An Engaging Historical Engagement – Book Review of Threads of Peace by Uma Krishnaswami
An absorbing examination of how Mahatma Gandhi influenced Martin Luther King Jr., Threads of Peace – How Mohandas Gandhi and Martin Luther King Jr. Changed the World is a riveting read. Besides the main story, Krishnaswami succeeds in drawing in the reader through sidebars that offer a glimpse into her own personal history connection to the narrative she unfolds, vignettes into some of the personalities involved as well as the sites and colours of the respective movements.
Why It Should Be Read
It’s a very ambitious attempt and to see it being pulled off with elan
is what makes it a gratifying read. It’s not just that various historical
periods and contexts are seamlessly woven together, but that in doing so,
Krishnaswami chooses to embellish her account with details, which is what gives
heft to the broad sweep that she has taken on. It’s in these details wherein
lie the book’s appeal as it unearths nuggets from history that may be unknown
to the general reader. The use of the Gandhi caps and the black child who was
the first to refuse to give up her bus seat are just two instances. Krishnaswami
also connects the past with contemporary movements like “Black Lives Matter” in the USA and others.
So, if you’re looking for a deep dive into the life and times of two
visionary men this is what should be read and re-read, especially given our
fractious time. This brings me to another charm of the book – that Krishnaswami
does not gloss over the differences that both Gandhi and Martin Luther King Jr.
had with those caught up in their movements as well as those who chose other
paths to the same goals. Nor does she undermine the contribution of the throngs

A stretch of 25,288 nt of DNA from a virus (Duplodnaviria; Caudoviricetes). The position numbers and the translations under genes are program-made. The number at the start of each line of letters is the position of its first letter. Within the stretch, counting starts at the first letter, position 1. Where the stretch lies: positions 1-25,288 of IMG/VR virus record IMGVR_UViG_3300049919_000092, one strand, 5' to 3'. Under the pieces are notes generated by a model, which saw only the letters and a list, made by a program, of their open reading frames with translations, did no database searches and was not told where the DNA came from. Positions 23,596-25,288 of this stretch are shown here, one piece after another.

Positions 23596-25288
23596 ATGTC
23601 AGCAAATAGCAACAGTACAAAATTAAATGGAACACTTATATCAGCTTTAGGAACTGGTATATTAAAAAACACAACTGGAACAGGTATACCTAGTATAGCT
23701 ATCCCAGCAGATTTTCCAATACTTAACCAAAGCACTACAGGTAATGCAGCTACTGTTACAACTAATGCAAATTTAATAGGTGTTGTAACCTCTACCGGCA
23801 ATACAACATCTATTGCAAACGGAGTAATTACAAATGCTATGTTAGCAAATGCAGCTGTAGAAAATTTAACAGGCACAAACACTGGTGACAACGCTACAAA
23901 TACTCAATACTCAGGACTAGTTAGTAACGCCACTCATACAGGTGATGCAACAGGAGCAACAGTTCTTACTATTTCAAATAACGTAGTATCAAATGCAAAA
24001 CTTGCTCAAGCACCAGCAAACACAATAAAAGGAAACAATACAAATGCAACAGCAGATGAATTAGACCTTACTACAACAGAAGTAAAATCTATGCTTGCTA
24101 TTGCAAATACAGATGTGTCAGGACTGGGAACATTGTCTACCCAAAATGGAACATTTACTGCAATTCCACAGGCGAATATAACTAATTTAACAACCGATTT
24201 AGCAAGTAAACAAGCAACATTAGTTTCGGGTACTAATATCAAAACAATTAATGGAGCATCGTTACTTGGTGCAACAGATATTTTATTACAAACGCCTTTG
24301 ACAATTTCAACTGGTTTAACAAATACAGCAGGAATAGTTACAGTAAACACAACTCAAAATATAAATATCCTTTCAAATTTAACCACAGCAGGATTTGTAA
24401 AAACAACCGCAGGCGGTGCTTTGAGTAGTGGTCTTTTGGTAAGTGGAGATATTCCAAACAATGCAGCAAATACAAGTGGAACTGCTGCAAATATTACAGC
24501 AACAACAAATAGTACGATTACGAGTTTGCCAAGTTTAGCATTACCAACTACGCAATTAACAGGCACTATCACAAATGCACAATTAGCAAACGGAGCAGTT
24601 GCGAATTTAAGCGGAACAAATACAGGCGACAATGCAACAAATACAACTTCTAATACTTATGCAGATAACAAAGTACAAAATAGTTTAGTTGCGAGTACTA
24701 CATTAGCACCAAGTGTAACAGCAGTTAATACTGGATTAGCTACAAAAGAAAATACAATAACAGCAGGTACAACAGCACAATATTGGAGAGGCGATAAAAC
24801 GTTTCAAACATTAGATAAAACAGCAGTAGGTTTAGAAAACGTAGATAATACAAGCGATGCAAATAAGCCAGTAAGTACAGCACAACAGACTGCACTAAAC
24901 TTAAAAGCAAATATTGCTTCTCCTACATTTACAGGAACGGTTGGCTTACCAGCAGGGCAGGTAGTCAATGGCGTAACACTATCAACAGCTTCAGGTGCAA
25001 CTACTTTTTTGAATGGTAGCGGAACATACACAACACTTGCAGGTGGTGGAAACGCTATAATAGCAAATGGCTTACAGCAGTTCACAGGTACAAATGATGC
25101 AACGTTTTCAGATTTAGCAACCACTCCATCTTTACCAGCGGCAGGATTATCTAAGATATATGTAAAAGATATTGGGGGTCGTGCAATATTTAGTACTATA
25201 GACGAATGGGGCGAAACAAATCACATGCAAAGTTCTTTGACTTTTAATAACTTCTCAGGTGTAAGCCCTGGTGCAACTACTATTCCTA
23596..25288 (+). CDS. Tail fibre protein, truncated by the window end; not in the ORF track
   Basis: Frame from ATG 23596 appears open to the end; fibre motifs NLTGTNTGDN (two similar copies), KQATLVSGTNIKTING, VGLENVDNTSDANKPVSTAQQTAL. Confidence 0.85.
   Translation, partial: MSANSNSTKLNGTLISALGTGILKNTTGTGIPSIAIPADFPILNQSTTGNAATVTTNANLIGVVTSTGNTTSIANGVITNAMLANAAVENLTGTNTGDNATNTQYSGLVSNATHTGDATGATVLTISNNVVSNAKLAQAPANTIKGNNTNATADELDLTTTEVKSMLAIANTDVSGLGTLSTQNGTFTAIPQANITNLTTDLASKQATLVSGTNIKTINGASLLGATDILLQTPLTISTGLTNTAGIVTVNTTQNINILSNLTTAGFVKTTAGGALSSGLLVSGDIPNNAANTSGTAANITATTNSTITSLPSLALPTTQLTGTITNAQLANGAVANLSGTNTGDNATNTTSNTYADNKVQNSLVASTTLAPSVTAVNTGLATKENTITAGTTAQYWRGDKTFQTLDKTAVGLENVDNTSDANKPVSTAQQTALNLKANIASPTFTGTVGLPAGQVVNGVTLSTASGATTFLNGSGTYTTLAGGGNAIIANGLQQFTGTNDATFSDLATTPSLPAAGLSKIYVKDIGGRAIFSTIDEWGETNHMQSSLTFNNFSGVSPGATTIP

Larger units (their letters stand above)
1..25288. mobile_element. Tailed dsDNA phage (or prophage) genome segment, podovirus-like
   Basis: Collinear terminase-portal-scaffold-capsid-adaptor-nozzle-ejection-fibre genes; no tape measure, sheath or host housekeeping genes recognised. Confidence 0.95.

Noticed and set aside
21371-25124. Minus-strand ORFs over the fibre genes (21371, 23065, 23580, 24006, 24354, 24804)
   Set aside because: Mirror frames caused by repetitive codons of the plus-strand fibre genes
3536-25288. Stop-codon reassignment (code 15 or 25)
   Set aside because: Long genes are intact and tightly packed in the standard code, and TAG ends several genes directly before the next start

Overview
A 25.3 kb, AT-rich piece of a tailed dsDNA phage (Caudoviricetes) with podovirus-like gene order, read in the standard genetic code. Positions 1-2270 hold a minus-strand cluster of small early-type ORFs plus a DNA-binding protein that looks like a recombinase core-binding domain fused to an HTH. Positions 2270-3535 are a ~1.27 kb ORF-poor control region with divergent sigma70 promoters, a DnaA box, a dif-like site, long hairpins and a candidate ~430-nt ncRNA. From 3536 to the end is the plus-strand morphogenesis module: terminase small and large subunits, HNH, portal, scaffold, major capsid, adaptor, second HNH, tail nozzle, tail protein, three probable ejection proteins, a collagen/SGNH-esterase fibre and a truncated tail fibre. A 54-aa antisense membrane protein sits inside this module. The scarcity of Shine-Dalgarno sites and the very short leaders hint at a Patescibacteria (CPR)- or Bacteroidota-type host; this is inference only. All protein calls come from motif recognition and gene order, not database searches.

who supported them, marched along with them, and went to prison for it. It’s
always difficult when speaking of men who were giants of their time to not
resort to hagiography. Krishnaswami succeeds in getting the tone just right.
Kudos to her.
The book is also worth reading as an exemplar of citing sources (running
into eight pages!) with every historical information and quotes painstakingly
detailed as well as photo credits in their own separate sections. It’s a
sumptuous book with stunning high-resolution photographs and artwork that uses the imagery of the threads that
bind and divide and the doves of peace to stunning effect without getting
Information on the Book
Described as a book for Young Readers, it is an eye-opener for adults as
well. An e-book edition is available, but go for the hard copy to do better
justice to the wonderful layout. Somehow this will be lost in an e-book. Yes,
it is a hefty tome going over 300 pages, but it’s because of the pains the
author has taken, not only to showcase the story she sets out to write but also to add sections of Author’s Note, Acknowledgment, Bibliography as
well as a historical Timeline, Glossary and an Index along
with Photo Credits and Sources.
Threads of Peace is published by Simon &
Schuster, New York, USA under its imprint Atheneum Books. It’s described as a
Caitlyn Dlouhy book and I was delighted to learn that she is one of the editors
at the publishing house and her name gets pride of place on the books she selects.
In her own words, “The power of voice […] - voices that just plain shimmer and
hum, that press and push and experiment – is utterly irresistible.” You’ll find
it in this book in large measure. Go get it. I got my copy for INR 799 from
Kahani Tree. They ship worldwide.
This book review has been written by Madhuri Kamat, author of Flying with Grandpa, Bringing Back Grandpa, Burial of The Dead - Mystery in a Mohalla, and Yudi Yudi Dharmasya: Mahabharat - Through the Eyes of Kunti.